The Discman known as Sony Discman were portable compact disc players with headphones powered by batteries. It was used for listening music while on the move. There were several evolutions in the product of Discman including the addition of radio, reception and ability to play writable and re-writable discs.
Personal audio equipment like mini radios capable of receiving SW, MW and FM transmission became very popular in the 1960s. Demand of portable cassette players allowing choice of music playing was high in the 1970s.
Sony was the first company to introduce mini radio in the market in late 1950s. A culture of miniaturization developed that resulted in the release first Sony Walkman in the market in 1980. It was a quick success because of being little bigger than a tape cassette. It encouraged executives at Sony to invent a compact disc player to achieve same aims.
The first compact disc player was introduced in the market in 1982, it was called CDP-101 and was marketed by Sony. It was announced by Sony that compact disc technology was jointly developed by Philips, Polygram and CBS/Sony. Billy Joel's 52nd Street was the first commercial audio compact disc and was released through the label of CBS/Sony.
The head of Engineering Development Department, Katsuaki Tsurushima came up with an idea to create a portable CD player in 1983. He hoped to create a CD player that would be no bigger than three or four CD cases piled together and sold at an affordable price. The idea was known as CD CD project.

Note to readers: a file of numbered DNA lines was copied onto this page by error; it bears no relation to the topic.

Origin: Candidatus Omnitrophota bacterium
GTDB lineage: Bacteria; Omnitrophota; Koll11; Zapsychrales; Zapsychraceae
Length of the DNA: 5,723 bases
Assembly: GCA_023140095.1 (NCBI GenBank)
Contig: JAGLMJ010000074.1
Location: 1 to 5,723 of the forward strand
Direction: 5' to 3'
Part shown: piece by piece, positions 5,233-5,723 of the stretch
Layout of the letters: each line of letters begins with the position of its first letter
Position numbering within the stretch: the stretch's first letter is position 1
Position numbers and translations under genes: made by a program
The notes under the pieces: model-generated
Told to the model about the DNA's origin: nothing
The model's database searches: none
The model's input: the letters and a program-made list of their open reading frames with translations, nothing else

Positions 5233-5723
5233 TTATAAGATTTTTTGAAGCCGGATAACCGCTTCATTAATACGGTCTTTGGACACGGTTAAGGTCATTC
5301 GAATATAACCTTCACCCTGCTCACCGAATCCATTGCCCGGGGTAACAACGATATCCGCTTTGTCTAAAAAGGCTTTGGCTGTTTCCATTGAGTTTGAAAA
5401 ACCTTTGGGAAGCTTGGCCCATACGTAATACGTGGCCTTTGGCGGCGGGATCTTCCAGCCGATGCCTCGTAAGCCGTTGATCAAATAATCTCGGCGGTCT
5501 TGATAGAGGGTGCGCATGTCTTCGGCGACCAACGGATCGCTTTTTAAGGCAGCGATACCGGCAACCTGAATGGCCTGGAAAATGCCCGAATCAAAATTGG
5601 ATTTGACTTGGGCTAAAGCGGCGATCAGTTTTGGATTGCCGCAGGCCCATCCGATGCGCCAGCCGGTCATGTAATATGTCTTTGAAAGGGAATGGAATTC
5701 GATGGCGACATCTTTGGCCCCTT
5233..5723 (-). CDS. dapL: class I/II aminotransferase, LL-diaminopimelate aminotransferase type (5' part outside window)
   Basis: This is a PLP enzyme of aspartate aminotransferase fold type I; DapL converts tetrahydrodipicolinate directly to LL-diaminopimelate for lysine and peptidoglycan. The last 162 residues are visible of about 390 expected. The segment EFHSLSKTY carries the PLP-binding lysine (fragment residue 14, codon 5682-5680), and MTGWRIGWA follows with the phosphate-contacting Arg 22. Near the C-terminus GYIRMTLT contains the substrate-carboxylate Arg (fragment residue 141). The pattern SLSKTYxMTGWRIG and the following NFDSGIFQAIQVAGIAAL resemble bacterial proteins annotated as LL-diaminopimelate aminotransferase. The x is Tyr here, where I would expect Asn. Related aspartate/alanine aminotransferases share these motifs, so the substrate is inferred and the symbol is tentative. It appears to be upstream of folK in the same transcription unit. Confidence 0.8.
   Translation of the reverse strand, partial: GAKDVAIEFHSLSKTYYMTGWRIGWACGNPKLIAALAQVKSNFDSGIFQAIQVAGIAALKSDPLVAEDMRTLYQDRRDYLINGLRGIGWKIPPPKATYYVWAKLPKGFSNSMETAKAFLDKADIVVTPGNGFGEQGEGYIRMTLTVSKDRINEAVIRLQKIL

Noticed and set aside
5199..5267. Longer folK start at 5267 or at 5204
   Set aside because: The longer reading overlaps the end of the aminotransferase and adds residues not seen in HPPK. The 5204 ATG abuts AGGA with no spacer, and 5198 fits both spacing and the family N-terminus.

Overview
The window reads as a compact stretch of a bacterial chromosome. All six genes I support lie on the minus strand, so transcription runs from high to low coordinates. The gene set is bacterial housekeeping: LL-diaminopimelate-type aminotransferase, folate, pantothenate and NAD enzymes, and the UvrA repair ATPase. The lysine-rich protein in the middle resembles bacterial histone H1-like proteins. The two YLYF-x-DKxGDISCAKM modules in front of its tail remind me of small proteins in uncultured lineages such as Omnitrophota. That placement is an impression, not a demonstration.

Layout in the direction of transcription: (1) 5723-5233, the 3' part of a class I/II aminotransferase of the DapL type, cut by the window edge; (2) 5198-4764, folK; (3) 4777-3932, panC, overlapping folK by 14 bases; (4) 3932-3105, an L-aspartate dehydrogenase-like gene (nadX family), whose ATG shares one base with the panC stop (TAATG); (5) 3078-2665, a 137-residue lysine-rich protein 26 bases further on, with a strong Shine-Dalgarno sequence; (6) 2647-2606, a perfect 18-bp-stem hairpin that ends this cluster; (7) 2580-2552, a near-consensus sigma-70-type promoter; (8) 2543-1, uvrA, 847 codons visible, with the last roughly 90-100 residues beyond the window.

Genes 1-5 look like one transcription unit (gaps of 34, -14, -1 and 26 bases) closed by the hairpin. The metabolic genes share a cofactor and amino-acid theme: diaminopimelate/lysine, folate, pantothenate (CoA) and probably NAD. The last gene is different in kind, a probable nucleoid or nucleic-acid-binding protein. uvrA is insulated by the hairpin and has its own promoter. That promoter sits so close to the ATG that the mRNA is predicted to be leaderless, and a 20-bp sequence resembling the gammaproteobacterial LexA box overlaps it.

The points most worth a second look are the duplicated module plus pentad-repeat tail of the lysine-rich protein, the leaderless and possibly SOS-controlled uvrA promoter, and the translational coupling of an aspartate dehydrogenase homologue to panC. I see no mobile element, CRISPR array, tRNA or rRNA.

By the end of 1984, Sony engineers managed to fit a CD player into a case a little smaller than block of wood. The D-50 nicknamed Discman was Sony's first portable CD player released for Japanese music lovers and Sony was confident about its profitability. The D-50 was never shipped with Discman branding and is never the forerunner of all Sony Discman portable CD players.
CD players were highly vulnerable to skipping in the early days. As D-50 was not different and Sony's first portable CD player was only portable, using this first generation Discman while on the move required very careful walking, jogging and other similar activities.
The technology did not significantly improve as the international models of Sony Discman were very same as D-50. The Discman D-100 is particularly slightly slimmer than D-50. The compact displayer technology had improved by 1987 to an extent that D-20 was able to offer a built-in battery compartment. Sony had produced the Discman D-66 by 1992. In the early 2000s, there was a growth of MP3 music and significant design of Sony Discman with Sony's ‘G Protection' anti-skipping system.
The nickname of Discman was retired and CD Walkman was the new name given in 2000. During the same time, Sony introduced ‘W' logo formed with dots joined together. The trademark is still owned by Sony who reserves the right to revive the brand in the future.